on June 20, 2012
This book is timeless. It includes many of Aldo Leopold's writings.
Any one interested in conservation needs to read this book. He is quoted so often by people but I have never read his book. It is a good read and will stay on your reference shelf for many years to come.
This is also the version that is still sold at Aldo Leopold center located on his farm near Baraboo, Wisconsin.
Long considered the first book on conservation, this should be read by everyone. The author's love of land, wildlife and nature are fully expressed. Those thoughts are followed by philosophizing on conservation - ethics, practice, economics, etc. Written in the nascent stages of conservation in this country, a time when it was more thought than practice, the issues still resonate today. One sees the difficulties both in expanding environmental conservation as well as the pitfalls and errors made in the area (with all good intent) since the forties when Leopald wrote.
Interestingly, especially to me as someone who hunts, much is written in the context of hunting. He also has some insightful words about why people do hunt as a connection to nature. As only a hunter can, he identifies the hunter's reverance for the land and nature.
Portions of this were assigned when I was in college. Now, 28 years later, the entirety means much more. It should be required reading for everyone, especially lovers of the outdoors.
on July 19, 1997
There are few books on conservation, wildlife and nature that haven't been quickly obsoleted, are hoplessly trapped in period pop cultural amber, are fronts for naive political extremism or are simply irrelevant.
Aldo Leopold's "A Sand County Almanac" is one of those few; composed of illuminating vignettes dealing with practical knowledge of and experience in the North American wilderness, thoughtful critiques of today's accepted notions of wildlife and land "management," and the realistic acceptance of the human role as a predator within nature's massive food chain. Leopold believed humanity's ever-increasing physical and psychological isolation from full but equal participation in all parts of the natural world's reality--its beauty and wonder as well as its cruelty and danger--has been to its severe detriment.
This trend, to him, is leading us to environmental carelessness, colossal misuse and waste of natural resources, and, worst of all, gives rise to an aberrant social ideology reveling in the fatuous cartoon fantasy of nature being a big, happy, perpetually peaceful commune if only humans weren't there. After looking at our sad record of pollution, repeated habitat destruction, poaching, overfishing and listening to the endless, arrogant prattle of government bureaucrats, pop conservationists and so-called animal rights activists, it seems Leopold is indeed a prophet for our times
on February 9, 1999
Aldo Leopold's brief book is a lyrical and poeitic expression of the passion and reverence that the author had for the natural world. Just a piece of wasteland, an old farm, is transformed for the reader into the magic place it was to Leopold. "...I am glad that I shall never be young without wild country to be young in. Of what avail are forty freedoms without a blank spot on the map." expresses Leopold's wish for the preservation of wild places of solitude where nature abounds. A Sand County Almanac has provided me with a wealth of wonderful quotes for my environment and biology classes.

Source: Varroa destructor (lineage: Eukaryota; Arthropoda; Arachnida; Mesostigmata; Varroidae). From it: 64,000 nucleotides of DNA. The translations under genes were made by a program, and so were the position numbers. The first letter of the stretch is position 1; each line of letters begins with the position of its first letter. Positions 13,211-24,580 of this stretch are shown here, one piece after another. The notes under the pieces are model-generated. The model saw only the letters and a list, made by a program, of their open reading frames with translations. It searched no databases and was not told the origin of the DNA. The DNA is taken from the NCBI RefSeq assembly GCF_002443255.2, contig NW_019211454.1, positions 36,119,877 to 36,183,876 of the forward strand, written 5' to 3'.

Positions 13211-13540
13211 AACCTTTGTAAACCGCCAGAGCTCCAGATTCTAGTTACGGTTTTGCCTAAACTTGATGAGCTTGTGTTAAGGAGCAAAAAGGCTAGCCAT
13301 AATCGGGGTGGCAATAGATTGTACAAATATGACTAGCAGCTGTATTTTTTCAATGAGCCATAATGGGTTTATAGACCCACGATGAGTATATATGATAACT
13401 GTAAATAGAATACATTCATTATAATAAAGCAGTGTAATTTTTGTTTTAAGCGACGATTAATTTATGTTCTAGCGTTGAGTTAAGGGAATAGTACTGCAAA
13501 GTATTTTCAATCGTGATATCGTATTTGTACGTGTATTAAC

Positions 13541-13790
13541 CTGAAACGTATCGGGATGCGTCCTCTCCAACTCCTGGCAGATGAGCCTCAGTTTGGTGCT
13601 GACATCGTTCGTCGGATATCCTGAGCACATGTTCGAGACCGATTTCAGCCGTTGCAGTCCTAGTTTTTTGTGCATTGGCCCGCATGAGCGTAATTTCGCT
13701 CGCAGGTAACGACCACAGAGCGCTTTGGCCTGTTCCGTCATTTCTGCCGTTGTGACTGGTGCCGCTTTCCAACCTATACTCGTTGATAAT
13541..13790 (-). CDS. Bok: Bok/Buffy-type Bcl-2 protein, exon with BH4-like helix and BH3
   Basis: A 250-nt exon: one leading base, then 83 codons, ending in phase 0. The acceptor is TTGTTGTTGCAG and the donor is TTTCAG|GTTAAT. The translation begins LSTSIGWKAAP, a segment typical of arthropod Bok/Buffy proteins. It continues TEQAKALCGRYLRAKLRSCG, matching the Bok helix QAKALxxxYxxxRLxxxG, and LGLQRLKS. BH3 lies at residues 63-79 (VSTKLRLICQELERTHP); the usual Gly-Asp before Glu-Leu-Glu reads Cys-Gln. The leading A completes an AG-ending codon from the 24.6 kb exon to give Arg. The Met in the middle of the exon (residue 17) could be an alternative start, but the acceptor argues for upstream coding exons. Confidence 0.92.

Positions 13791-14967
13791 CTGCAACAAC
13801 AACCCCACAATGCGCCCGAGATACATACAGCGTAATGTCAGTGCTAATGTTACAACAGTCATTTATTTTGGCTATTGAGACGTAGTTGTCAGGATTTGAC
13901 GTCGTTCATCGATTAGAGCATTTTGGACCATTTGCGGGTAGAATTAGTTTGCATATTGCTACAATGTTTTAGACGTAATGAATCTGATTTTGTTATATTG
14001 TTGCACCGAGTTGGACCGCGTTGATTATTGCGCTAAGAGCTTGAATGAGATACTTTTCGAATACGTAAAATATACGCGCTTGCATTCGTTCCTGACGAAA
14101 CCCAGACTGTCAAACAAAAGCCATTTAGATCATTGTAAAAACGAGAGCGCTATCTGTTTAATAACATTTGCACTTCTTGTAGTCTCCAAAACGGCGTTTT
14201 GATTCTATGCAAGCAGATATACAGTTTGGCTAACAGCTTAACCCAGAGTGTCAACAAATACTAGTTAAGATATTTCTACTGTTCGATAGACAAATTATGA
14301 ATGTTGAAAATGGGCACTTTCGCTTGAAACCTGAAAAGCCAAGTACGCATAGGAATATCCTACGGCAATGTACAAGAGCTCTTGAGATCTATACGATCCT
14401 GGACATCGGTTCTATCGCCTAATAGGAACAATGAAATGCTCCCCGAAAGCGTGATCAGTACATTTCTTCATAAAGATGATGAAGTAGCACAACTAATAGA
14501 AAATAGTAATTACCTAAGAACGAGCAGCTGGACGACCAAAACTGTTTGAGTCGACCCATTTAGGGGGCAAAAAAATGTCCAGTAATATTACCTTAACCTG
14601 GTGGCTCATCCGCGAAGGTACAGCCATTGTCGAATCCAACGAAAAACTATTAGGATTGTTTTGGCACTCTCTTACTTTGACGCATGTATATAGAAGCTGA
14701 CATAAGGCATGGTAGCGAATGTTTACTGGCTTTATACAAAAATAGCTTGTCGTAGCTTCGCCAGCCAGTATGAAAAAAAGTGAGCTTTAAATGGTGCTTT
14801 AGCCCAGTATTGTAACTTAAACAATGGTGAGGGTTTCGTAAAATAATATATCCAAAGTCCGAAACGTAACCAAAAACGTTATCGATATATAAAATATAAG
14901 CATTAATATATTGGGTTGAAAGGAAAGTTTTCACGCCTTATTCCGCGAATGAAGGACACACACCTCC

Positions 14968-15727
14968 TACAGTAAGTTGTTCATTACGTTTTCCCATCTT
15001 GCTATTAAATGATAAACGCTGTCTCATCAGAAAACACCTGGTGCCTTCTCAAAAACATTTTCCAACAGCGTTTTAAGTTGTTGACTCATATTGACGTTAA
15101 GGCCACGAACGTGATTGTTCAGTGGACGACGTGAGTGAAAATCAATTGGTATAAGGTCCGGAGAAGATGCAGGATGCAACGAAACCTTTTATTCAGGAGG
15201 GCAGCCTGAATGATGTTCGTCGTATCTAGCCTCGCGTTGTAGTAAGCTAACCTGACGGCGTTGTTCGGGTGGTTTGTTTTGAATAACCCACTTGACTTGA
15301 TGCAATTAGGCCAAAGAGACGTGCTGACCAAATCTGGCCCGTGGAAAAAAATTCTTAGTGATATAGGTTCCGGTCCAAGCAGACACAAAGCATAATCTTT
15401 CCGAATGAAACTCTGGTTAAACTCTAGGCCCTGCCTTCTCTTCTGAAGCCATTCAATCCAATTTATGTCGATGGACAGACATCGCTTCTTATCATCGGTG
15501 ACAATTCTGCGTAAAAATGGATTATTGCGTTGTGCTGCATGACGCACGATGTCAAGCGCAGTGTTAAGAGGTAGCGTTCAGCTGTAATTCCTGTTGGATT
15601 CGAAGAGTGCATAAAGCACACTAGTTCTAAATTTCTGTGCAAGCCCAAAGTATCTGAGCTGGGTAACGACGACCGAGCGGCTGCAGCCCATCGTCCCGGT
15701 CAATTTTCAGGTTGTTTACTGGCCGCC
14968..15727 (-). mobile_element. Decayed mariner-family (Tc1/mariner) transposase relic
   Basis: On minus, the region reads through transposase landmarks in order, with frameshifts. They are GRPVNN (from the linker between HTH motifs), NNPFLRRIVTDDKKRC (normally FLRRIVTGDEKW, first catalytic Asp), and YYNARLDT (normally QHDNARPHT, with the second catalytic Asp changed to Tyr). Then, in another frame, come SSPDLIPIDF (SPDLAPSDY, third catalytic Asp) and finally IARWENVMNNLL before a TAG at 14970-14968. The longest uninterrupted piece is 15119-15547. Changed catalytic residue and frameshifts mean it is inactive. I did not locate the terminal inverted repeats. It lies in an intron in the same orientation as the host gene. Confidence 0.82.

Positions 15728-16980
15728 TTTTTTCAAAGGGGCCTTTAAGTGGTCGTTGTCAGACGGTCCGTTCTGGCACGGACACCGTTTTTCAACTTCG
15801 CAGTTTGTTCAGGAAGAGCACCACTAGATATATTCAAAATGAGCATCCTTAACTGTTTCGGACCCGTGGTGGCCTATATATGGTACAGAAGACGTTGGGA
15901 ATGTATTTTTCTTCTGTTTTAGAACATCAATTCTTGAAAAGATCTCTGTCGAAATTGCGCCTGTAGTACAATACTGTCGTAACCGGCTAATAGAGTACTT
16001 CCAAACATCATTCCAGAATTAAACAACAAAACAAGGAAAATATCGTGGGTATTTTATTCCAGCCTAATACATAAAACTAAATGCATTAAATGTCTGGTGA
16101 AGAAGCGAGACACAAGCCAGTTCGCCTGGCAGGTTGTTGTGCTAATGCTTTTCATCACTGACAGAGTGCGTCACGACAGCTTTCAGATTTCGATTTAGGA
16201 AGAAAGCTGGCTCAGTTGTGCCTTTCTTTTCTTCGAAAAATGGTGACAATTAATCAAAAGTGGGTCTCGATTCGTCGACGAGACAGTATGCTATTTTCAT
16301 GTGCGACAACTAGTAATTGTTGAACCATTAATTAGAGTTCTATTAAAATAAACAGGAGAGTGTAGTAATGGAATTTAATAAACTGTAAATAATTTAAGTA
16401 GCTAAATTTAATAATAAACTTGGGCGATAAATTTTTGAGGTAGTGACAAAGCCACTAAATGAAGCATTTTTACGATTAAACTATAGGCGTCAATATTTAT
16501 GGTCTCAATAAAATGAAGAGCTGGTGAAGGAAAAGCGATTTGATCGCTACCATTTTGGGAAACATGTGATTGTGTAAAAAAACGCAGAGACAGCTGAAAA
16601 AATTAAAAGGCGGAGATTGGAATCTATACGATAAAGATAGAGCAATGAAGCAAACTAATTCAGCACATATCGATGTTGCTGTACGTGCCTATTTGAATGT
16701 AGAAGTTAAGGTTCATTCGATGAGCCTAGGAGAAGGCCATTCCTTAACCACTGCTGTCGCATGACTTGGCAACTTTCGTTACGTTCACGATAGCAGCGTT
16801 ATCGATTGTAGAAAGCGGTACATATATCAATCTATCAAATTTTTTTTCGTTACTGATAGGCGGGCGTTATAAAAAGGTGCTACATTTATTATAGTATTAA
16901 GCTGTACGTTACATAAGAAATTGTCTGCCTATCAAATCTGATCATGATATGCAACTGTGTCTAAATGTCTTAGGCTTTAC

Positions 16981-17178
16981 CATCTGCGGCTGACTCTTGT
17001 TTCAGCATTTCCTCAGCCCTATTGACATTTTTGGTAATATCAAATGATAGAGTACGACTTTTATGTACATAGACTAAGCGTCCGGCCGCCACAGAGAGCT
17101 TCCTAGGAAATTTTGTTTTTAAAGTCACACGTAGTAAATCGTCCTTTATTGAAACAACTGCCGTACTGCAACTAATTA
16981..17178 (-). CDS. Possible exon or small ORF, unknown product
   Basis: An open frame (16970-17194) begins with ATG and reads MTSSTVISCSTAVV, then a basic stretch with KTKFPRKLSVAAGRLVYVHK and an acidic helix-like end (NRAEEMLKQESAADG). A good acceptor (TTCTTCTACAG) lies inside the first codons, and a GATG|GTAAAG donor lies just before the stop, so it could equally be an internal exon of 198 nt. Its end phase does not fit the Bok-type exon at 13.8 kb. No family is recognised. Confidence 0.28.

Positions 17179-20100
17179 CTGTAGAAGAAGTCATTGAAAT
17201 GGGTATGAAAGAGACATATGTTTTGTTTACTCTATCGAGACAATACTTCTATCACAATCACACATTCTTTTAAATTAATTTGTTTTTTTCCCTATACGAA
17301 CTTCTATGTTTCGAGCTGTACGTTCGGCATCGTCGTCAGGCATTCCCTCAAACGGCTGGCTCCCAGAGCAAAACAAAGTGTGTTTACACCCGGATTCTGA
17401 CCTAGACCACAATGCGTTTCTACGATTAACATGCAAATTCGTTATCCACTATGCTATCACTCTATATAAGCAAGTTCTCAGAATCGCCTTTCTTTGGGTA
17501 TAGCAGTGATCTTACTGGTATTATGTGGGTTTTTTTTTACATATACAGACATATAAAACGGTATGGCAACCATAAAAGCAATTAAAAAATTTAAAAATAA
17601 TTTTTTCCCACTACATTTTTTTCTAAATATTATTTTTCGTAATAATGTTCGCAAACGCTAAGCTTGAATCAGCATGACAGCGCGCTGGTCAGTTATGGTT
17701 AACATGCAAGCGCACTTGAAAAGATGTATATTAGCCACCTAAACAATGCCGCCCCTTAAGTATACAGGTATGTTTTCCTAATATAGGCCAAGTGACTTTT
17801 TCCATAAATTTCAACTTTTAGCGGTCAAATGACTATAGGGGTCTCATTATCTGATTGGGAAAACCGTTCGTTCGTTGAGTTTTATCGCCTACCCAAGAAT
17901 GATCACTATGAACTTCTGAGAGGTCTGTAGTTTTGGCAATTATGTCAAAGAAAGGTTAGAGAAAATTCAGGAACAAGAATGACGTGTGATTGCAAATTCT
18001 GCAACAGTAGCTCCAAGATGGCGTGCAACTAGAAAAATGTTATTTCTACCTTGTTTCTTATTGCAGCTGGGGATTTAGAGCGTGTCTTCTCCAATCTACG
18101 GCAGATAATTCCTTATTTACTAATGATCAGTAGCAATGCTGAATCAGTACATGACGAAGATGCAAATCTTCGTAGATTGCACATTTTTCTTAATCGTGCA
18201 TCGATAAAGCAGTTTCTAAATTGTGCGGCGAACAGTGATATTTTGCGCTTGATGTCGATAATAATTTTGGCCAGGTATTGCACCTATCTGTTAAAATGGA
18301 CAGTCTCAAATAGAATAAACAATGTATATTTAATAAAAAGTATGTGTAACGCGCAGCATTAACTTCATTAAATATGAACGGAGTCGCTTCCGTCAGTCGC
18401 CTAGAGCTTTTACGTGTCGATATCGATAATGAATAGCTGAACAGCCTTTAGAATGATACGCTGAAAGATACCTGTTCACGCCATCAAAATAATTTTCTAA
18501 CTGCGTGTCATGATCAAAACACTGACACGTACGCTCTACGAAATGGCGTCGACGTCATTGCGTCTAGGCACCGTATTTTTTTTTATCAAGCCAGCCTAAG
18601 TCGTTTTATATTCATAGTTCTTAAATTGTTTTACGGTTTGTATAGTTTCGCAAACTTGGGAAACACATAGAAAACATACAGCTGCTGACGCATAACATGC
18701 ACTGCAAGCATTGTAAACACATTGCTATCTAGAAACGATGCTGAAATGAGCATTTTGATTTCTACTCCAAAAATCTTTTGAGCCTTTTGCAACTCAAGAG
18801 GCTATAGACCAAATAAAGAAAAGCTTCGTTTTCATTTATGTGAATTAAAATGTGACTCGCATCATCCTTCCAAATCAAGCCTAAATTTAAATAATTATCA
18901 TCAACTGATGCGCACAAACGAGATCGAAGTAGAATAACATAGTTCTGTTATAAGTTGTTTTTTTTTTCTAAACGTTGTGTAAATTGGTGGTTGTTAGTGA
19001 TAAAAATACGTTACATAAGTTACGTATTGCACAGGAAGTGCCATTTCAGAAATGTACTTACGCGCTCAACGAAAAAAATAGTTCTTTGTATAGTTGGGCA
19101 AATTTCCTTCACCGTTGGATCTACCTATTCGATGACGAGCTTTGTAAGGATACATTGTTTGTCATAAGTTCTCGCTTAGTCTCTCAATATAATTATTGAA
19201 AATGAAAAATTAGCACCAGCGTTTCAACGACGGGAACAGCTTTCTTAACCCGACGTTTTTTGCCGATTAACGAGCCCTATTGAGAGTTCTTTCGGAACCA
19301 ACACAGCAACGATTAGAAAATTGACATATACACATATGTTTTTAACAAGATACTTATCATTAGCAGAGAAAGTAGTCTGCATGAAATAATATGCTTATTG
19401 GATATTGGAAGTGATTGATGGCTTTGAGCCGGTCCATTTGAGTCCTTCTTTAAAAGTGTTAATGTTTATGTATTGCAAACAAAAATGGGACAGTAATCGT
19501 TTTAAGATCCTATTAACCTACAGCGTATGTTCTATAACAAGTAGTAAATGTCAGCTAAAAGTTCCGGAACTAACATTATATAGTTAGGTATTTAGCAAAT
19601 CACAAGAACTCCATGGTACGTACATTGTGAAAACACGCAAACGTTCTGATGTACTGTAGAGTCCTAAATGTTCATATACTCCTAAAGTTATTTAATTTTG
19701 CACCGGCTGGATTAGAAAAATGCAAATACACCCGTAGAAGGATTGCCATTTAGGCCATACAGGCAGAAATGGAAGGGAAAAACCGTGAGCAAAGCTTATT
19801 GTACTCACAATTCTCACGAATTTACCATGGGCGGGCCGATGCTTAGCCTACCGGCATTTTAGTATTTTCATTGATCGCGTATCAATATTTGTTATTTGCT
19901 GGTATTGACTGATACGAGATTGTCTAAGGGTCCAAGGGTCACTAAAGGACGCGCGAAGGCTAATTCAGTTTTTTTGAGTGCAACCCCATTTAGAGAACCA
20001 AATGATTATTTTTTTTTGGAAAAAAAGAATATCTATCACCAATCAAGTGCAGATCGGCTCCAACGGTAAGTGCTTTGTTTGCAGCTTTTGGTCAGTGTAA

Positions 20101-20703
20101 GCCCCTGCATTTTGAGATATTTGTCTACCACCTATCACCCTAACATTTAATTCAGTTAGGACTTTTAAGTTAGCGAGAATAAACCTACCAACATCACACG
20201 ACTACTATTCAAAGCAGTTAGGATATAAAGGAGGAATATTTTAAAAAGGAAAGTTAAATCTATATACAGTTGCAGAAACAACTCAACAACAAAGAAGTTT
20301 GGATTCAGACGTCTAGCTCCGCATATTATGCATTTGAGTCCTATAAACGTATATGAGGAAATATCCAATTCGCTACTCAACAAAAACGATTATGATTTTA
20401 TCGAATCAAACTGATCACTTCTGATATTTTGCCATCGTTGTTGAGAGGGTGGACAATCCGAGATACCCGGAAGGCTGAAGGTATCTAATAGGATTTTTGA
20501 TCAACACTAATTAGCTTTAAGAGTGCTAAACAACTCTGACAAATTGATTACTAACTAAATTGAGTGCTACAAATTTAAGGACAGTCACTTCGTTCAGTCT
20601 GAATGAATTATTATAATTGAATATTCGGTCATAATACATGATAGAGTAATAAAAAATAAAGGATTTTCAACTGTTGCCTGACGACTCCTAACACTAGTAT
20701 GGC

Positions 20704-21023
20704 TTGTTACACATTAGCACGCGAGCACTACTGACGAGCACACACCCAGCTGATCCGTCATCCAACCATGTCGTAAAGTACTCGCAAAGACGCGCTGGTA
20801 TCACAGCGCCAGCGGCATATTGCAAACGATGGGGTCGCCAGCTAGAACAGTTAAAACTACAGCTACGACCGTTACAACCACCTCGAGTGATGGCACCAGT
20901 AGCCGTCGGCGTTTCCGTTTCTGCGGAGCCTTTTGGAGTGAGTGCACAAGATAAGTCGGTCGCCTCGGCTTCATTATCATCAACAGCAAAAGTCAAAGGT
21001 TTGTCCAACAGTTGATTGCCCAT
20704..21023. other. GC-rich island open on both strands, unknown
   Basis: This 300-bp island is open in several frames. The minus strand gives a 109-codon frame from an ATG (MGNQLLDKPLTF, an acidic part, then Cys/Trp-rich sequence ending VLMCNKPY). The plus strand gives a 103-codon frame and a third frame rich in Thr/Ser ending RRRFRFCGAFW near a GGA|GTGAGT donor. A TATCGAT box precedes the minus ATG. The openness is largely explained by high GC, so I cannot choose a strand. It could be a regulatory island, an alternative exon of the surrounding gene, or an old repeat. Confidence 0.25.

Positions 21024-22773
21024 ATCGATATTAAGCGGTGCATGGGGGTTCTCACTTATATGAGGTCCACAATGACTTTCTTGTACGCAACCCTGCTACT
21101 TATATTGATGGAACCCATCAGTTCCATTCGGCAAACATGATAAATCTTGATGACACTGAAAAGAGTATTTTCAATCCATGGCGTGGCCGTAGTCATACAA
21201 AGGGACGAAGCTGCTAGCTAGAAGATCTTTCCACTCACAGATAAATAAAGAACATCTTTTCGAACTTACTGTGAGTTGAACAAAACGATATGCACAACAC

on April 8, 2002
The best recommendation I can find for this book comes from another (one star) anti-review - entitled "Nature Lovers Only":
"This book has no value to the everyday person"
The reviewer is one of those everyday persons, a person who has become utterly disconnected from the land, and the ecosystem from which she has emerged. Leopold's book is about nature as experienced by those who live in it - not by those who see it from a car, or on the Discovery Channel. If you are an every day person, living in a suburban box, enjoying nature in officially sanctioned parks (closed at 11pm of course), fogging the area with Raid so that you can eat your macaroni salad, then you will not enjoy this book.
If, like me, you are trapped in this suburban nightmare, and have this feeling that something is TERRIBLY wrong, then this book will help you to understand WHY you feel so miserable: We live on a planet, and share the planet with an enormous, pervasive ecosystem of plants and animals - kept only temporarily at bay by our sheetrock and asphalt barriers. Leopold describes this world with stunning insight derived from a near infinite patience in the observation of the natural world. He goes out on his walks and expeditions into a slightly younger America, and reports back on the world as it is - the world "out there" - in a way that few have done before or since. Read this book and step out of your "every day person" life. No walk in the woods will ever be the same again!